The Seychelles president has gone below the surface of the Indian Ocean to call for better protection for the world's seas.
Danny Faure said that a healthy ocean was "crucial for the survival of humanity" in a broadcast made 124m (406ft) below sea level.
He had joined a British-led expedition exploring the ocean's depths.
Last year, the Seychelles created protected areas of the ocean that were "the size of Great Britain".
During the live broadcast Mr Faure could be seen in the submersible wearing a Seychelles T-shirt.
He told viewers that the ocean was "the beating blue heart of our planet" and said that it was "under threat like never before."
"We have managed to seriously impact this environment through climate change. I can see the incredible wildlife that needs protection. Over the years we have created these problems, we must solve them and we must solve them together."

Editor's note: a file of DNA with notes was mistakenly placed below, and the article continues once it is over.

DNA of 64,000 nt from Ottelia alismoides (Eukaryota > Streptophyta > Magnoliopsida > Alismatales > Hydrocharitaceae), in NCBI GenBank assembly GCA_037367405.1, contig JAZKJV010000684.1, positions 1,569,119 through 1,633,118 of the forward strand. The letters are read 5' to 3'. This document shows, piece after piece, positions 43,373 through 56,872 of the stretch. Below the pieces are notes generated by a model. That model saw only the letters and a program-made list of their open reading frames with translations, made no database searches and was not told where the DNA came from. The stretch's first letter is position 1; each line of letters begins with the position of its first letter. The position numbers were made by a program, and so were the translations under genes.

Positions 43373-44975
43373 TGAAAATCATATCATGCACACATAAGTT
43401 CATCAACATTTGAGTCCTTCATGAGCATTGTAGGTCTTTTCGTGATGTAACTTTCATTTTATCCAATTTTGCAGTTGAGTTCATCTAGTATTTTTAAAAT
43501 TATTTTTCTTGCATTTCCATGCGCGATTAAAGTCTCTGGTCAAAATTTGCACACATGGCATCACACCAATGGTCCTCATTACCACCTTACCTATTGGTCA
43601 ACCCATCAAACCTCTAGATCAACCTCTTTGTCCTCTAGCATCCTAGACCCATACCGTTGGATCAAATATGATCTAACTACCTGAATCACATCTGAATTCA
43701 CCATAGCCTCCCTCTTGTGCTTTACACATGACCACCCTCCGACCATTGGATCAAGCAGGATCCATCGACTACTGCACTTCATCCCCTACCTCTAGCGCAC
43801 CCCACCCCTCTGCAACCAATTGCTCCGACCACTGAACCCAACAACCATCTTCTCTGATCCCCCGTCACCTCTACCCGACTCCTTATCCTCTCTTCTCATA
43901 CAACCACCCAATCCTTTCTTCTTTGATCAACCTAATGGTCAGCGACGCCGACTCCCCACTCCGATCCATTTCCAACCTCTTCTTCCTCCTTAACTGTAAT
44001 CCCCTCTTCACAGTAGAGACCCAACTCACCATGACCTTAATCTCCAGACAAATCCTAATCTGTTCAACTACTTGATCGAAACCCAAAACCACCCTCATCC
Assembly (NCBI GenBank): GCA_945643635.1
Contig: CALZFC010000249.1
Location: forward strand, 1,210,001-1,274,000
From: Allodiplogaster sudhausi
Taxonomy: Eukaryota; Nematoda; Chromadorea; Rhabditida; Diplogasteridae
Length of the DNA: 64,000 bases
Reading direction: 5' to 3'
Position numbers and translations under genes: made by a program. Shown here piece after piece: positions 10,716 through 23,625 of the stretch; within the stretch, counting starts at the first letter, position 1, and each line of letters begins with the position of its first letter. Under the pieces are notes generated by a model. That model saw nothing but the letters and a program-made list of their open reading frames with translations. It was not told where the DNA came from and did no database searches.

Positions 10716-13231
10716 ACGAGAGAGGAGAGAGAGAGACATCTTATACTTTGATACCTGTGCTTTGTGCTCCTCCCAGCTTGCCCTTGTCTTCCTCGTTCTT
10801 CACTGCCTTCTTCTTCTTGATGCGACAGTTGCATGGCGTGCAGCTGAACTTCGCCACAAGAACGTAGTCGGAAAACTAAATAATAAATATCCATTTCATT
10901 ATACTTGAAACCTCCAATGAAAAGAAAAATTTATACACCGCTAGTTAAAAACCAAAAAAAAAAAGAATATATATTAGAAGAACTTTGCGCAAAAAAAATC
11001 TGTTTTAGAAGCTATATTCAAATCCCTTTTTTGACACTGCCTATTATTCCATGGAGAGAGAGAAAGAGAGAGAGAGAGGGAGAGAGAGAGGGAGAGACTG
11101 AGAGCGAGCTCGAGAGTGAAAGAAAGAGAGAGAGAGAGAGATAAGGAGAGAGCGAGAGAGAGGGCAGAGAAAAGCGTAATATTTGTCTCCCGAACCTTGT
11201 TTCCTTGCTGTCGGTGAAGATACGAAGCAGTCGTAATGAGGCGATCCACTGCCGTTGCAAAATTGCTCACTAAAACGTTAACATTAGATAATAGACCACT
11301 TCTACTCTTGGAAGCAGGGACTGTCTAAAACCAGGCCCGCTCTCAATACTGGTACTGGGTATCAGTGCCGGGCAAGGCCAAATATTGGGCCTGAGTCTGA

The broadcast was part of an expedition by Nekton Mission. The mission will explore deep sections of the waters surrounding the Seychelles.
The goal is to gain public support for the country to protect 30 percent of its national waters by 2020.
It will then explore other areas of the Indian Ocean ahead of a summit in Oxford in 2022.
In February 2018 the Seychelles protected 210,000 sq km (81,000 sq miles) of ocean in exchange for getting some of its national debt paid off.
The reserves limit tourism and fishing activities in the country to halt further damage to aquatic life. It was the first debt swap designed to protect ocean areas in the world.
According to the UN, only 16 percent of marine waters under national jurisdiction are covered by protected areas.
The Seychelles aims to protect 30 percent of its ocean space by next year.
Oceans are one of the seven main themes of this year's UN climate summit in Chile in December.
Small island nations like the Seychelles are among the most vulnerable to the rise in sea levels caused by climate change.